Homeless an election issue

By 
  • October 5, 2006

TORONTO - As Toronto's homeless face another winter on the streets and in the shelters, their fate is again an election issue.

Mayor David Miller's principal challenger, Councillor Jane Pitfield, made a bid to project herself as a candidate with alternative solutions for the homeless population while at an open house in the Good Shepherd Centre on Queen Street East Sept. 29. The right-wing alternative to the left-leaning incumbent said the city needs to put more of its homelessness program funding in the hands of church-run agencies because they are twice as cost efficient as city-run shelters.

"The best service is provided by the faith communities," Pitfield said. "For some reason the city is twice as expensive."

The Good Shepherd Centre, operated by the Little Brothers of the Good Shepherd, has 91 emergency shelter beds, serves 750 meals and snacks per day to everyone from homeless drug addicts to the elderly poor, provides supportive housing for AIDS patients, mental health patients and recovering addicts and runs drug rehabilitation programs.

Executive director Br. David Lynch said that while it may appear that the Good Shepherd Centre is half as expensive as city shelters, which get anywhere from $70 to $120 per bed per night from city council, the Good Shepherd's $41 per bed per night funding from the city covers less than half the real cost of providing services to their clients. Lynch and the brothers rely on donors for the balance.

Pitfield called for shutting down the city's 65 shelters in favour of rent supplements. She advocated requiring 25 per cent of new condominium developments to be made affordable, and said that the Options for Homes program that makes condo ownership possible for people with incomes as low as $40,000 per year was also a good way of reducing Toronto's homeless population.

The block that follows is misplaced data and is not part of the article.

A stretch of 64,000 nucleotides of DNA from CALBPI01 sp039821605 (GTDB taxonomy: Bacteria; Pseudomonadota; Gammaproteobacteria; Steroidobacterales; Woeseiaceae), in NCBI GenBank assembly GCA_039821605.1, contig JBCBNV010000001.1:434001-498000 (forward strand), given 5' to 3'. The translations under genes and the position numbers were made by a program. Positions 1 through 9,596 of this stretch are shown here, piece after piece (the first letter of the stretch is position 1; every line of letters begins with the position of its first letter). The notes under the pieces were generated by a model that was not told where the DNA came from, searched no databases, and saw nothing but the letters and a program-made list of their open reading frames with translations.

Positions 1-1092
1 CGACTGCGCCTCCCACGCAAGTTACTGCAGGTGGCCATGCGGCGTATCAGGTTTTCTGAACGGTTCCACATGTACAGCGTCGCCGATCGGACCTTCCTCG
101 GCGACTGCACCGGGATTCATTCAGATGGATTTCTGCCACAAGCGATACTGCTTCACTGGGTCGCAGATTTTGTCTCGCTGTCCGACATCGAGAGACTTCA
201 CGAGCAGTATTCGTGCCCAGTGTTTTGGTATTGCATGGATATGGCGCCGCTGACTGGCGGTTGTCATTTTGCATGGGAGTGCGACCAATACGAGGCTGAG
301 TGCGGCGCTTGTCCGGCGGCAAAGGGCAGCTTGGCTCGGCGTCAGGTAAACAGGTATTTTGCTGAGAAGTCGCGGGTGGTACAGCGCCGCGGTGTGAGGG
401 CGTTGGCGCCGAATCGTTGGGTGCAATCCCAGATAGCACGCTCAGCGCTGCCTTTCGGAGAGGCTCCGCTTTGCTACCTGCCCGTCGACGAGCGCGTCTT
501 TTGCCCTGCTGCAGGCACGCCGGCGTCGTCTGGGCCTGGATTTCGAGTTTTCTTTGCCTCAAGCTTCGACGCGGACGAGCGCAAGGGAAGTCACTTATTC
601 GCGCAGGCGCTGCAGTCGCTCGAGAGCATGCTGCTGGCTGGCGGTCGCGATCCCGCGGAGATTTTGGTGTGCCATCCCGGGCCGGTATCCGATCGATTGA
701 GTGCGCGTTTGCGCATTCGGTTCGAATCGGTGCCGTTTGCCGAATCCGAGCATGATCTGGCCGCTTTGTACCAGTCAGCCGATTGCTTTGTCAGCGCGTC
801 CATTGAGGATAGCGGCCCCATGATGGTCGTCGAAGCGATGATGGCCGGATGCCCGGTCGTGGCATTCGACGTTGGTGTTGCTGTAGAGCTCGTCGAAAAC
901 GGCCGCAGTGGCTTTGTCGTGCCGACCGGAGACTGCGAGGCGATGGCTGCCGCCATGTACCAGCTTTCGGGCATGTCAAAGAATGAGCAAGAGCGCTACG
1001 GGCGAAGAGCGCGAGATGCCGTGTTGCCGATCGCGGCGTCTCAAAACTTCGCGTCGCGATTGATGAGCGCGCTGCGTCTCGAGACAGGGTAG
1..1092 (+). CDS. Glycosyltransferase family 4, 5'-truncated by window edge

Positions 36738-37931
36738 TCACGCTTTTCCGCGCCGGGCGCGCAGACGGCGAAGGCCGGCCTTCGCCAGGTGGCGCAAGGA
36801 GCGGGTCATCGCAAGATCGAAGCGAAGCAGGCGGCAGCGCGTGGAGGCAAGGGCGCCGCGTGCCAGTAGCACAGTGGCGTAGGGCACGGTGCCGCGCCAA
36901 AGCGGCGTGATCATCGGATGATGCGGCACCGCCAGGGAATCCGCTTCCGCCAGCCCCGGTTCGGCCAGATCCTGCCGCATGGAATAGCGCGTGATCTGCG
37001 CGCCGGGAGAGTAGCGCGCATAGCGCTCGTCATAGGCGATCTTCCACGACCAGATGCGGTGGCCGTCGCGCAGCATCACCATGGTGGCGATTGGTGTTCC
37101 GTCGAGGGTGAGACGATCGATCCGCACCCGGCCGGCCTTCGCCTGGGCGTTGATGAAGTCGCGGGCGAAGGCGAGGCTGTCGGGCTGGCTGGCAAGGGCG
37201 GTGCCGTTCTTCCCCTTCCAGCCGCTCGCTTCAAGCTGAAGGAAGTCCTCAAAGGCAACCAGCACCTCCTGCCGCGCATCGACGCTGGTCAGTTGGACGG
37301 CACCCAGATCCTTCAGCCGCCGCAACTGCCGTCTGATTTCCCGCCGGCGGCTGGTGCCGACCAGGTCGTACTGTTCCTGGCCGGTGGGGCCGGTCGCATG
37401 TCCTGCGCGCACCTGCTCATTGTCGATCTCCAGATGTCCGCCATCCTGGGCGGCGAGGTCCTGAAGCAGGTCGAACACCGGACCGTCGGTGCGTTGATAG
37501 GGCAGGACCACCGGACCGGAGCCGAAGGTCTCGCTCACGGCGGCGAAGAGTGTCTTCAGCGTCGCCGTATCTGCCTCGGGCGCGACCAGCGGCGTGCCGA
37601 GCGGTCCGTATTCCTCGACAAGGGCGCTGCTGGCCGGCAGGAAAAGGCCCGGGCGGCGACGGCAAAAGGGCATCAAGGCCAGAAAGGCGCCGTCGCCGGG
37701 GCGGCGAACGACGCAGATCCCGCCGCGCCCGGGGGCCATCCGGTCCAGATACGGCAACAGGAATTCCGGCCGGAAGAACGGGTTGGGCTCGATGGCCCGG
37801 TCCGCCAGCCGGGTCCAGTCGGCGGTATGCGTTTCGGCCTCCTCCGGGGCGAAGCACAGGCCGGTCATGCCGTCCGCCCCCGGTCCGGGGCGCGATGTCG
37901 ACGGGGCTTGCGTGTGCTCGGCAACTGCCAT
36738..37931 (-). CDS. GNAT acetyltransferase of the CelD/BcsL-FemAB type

She identified the concentration of services for homeless and the poor in a few neighbourhoods as the number one problem with Toronto's response to homelessness.

"We're too fast to push people into just one neighbourhood," she said.

Toronto spends $160 million per year on homelessness programs. A survey in the spring of 2006 found 5,052 people living on the city's streets. Shelter use by single adults and youth peaked in 2001 at 33,400. By last year the number had fallen to 28,837.

The Good Shepherd Centre's resettlement program put 150 people – some former street people and some refugee claimants – in permanent housing in 2005. Helen Winters, the Good Shepherd's resettlement program director, expects to beat that number this year.

Ultimately the money spent on social workers who can find people housing and keep them there saves taxpayers money, Winters said.

"Keeping people in a shelter costs a lot more money than getting them housing," she said.

For the homeless looking ahead to this winter, "not much has changed," said Lynch.

The city's Streets to Homes program has housed 783 people since February 2005. Such successes, however, haven't really filled the gap at the low end of the housing market, Lynch told The Catholic Register.

"We need more safe and affordable housing," he said.

At the event to say thank you to donors and volunteers who keep the Good Shepherd Centre running, Lynch noted that since 1995 the centre has gone from serving 250 meals a day to 750.

"Society has changed. The problems of the poor and isolated have changed as well," Lynch told his audience of donors and volunteers.

"I have to acknowledge my belief in angels," he said. "You are our angels. It is because of you that our brothers and staff can do what they do."

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